Women and Migration
By Naimal Fatima


The phrase "migrants and their families" is a code often repeated for "male migrants and their wives and children."  It is not wrong to say that women have been missing and nearly invisible in the migration debates. Women have mostly been recognized as secondary migrants (accompanying husbands) or those left behind by the migrating husband. It was not until 1980s that research and development discourse began to highlight the importance of female migration. However, still research is inadequate and there is an urgent need for gender disaggregated statistics on migrants, on the challenges of settling in the host country and also on the female remittances. Without this, governments will continue to have policies, which are blind to the needs of women migrants, particularly from poverty-stricken societies.

In 2015, the percentage of females among all international migrants was highest in Europe (52.4 per cent) and Northern America (51.2 per cent). It was comparatively lower in Asia (42.0 per cent) and Africa (46.1 per cent), where male migrants significantly outnumbered female migrants (United Nations Report, 2015). With women constituting almost half the number of international migrants across the globe, the term “feminisation of migration” explains the changing pattern of female migration— women migrating for work, often without family. Generally these migrating women belong either to the low skilled or the semi-skilled category; this is true for those migrating from South Asia to South East Asia or to oil rich countries as the majority migrates as domestic workers. Women are increasingly migrating on their own, to enhance economic opportunities by seeking jobs or education.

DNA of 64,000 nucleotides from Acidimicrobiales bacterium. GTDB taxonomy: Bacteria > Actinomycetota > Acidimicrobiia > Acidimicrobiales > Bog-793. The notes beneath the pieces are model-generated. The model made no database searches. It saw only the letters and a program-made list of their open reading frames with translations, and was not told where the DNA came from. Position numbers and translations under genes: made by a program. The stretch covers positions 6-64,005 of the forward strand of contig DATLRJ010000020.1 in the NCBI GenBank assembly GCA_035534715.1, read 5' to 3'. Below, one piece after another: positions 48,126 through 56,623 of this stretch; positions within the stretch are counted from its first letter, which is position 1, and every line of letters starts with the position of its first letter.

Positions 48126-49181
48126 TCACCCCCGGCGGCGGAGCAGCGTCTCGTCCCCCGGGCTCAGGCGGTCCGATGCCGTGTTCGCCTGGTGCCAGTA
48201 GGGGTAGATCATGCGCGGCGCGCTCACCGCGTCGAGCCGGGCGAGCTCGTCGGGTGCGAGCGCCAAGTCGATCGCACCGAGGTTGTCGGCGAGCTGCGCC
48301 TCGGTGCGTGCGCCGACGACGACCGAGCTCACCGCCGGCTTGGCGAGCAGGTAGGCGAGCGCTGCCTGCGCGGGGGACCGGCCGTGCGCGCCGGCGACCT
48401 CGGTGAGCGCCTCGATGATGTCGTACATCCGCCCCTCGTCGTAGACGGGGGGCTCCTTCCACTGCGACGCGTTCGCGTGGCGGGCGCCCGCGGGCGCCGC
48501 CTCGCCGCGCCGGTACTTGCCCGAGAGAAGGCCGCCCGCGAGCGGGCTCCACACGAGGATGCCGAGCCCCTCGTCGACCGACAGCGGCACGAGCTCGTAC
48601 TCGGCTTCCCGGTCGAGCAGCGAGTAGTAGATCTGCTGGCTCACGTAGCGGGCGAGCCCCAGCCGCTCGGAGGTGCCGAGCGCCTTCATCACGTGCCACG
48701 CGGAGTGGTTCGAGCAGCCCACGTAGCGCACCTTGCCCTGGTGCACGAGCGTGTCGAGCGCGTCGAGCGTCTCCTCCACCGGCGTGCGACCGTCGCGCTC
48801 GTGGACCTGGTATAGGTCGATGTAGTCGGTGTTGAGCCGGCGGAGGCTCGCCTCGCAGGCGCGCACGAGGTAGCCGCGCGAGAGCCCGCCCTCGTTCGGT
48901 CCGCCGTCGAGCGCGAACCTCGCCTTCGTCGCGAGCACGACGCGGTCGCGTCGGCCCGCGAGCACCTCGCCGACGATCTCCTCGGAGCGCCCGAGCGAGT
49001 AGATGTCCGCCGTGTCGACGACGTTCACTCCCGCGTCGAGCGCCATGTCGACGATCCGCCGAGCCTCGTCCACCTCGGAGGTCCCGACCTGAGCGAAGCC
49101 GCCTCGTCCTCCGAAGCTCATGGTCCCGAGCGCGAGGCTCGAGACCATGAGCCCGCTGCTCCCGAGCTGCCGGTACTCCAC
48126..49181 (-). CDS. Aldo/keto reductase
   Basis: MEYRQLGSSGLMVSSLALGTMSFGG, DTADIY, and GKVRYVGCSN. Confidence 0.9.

Migration can be empowering, as it is likely to change traditional norms in favour of women by improving gender equality, self-esteem, and autonomy to make decisions. It can also raise women’s worth in their families and the society by economically empowering them. On the contrary, migration might also exacerbate vulnerabilities, including abuse and trafficking, particularly when migrants are low/semi-skilled or irregular. Therefore, understanding the intricacies of gender and migration can result in better programs and policies to be formulated in order to enhance the benefits and decrease the costs for female migrants.

Migration patterns and narratives of women are complex, as multiple factors at both the sending and receiving countries intervene in and impact upon how females respond to opportunities or vulnerabilities in the process. The change in the pattern of female migration in recent times, calls for gender-sensitive policies. Although the link between migration and development is well known, an in depth gender analysis of the migration cycle is what is needed. Hence governments, NGOs, academia and all relevant stakeholders should work in cooperation to make sure better policies are drafted. For this understanding to come about, reliable and accurate data is urgently needed. Female migration is a great opportunity, if tapped suitably, for developing countries like Pakistan as it will not only help improve the status of women in the society but is likely to bring home economic prosperity.